Example of sensitivity analyses on the wing weight model

This example is a brief overview of the use of the most usual sensitivity analysis techniques and how to call them:

  • PCC: Partial Correlation Coefficients

  • PRCC: Partial Rank Correlation Coefficients

  • SRC: Standard Regression Coefficients

  • SRRC: Standard Rank Regression Coefficients

  • Pearson coefficients

  • Spearman coefficients

  • Taylor expansion importance factors

  • Sobol’ indices

  • HSIC : Hilbert-Schmidt Independence Criterion

We present the methods on the WingWeight function and use the same notations.

Definition of the model

We load the model from the usecases module.

import openturns as ot
import openturns.viewer as otv
from openturns.usecases.wingweight_function import WingWeightModel
from matplotlib import pylab as plt
import numpy as np

m = WingWeightModel()

Cross cuts of the function

Let’s have a look on 2D cross cuts of the wing weight function. For each 2D cross cut, the other variables are fixed to the input distribution mean values. This graph allows to have a first idea of the variations of the function in pair of dimensions. The colors of each contour plot are comparable. The number of contour levels are related to the amount of variation of the function in the corresponding coordinates.

fig = plt.figure(figsize=(12, 12))
lowerBound = m.distributionX.getRange().getLowerBound()
upperBound = m.distributionX.getRange().getUpperBound()

# Definition of number of meshes in x and y axes for the 2D cross cut plots
nX = 20
nY = 20
for i in range(m.dim):
    for j in range(i):
        crossCutIndices = []
        crossCutReferencePoint = []
        for k in range(m.dim):
            if k != i and k != j:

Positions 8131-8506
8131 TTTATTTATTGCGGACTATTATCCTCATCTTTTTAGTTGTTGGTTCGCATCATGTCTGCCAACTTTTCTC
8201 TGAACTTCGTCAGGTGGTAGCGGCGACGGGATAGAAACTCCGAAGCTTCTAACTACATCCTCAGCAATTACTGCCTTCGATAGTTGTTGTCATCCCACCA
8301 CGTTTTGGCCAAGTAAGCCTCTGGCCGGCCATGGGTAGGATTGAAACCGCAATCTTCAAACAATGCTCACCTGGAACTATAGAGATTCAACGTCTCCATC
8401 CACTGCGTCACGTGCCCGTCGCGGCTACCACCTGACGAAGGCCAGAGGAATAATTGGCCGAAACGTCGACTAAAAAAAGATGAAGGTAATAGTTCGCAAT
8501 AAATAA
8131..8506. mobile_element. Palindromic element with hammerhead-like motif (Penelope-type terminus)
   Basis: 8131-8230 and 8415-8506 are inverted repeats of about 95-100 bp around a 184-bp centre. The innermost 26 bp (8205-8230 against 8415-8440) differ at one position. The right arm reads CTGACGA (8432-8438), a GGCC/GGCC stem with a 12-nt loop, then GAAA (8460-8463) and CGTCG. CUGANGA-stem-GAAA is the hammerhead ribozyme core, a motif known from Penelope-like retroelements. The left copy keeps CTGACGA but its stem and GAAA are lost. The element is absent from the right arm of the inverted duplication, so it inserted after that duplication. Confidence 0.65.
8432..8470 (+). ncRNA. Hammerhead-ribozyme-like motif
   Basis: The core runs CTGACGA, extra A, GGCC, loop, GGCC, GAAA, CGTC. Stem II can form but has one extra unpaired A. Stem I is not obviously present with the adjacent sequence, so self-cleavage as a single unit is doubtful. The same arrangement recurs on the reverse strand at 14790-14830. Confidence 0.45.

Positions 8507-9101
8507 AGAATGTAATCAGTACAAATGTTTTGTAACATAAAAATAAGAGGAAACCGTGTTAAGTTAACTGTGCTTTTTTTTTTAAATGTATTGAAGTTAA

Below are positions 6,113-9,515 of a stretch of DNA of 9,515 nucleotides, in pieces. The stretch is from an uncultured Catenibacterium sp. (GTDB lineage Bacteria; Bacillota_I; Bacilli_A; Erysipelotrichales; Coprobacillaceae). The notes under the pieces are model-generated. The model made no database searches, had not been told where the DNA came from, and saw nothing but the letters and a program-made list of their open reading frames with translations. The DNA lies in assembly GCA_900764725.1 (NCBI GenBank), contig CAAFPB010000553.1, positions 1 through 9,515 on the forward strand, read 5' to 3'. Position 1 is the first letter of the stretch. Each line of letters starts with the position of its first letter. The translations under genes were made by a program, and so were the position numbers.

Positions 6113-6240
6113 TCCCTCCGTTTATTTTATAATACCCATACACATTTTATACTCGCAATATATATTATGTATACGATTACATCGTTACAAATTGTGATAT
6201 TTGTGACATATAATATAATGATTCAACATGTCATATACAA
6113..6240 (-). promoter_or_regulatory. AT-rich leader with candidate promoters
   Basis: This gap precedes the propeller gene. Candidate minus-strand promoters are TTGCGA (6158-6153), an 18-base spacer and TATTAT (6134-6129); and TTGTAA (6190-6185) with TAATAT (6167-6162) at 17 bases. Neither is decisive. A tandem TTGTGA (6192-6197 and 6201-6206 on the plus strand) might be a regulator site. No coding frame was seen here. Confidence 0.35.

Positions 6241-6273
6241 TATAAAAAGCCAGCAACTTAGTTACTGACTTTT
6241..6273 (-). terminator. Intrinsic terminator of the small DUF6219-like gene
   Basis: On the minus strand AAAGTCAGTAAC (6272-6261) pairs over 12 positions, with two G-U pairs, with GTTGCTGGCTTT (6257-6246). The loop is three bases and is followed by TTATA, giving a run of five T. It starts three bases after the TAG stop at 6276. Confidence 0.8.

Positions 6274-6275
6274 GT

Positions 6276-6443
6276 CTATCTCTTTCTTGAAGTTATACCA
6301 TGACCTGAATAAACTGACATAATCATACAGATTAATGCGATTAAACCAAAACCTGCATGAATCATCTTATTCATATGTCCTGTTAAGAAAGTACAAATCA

# Definition of the reference point
        # Definition of 2D cross cut function
        crossCutFunction = ot.ParametricFunction(
            m.model, crossCutIndices, crossCutReferencePoint
        crossCutLowerBound = [lowerBound[j], lowerBound[i]]
        crossCutUpperBound = [upperBound[j], upperBound[i]]
        # Definition of the mesh
        inputData = ot.Box([nX, nY]).generate()
        inputData *= ot.Point(crossCutUpperBound) - ot.Point(crossCutLowerBound)
        inputData += ot.Point(crossCutLowerBound)
        meshX = np.array(inputData)[:, 0].reshape(nX + 2, nY + 2)
        meshY = np.array(inputData)[:, 1].reshape(nX + 2, nY + 2)
        data = crossCutFunction(inputData)
        meshZ = np.array(data).reshape(nX + 2, nY + 2)
        levels = [(150 + 3 * i) for i in range(101)]

        # Creation of the contour
        index = 1 + i * m.dim + j

        ax = fig.add_subplot(m.dim, m.dim, index)
        ax.pcolormesh(meshX, meshY, meshZ, cmap="hsv", vmin=176., vmax=363., shading='auto')

        # Creation of axes title
        if j == 0:
        if i == 9:
plot sensitivity wingweight

We can see that the variables t_c, N_z, A, W_{dg} seem to be influent on the wing weight whereas \Lambda, \ell, q, W_p, W_{fw} have less influence on the function.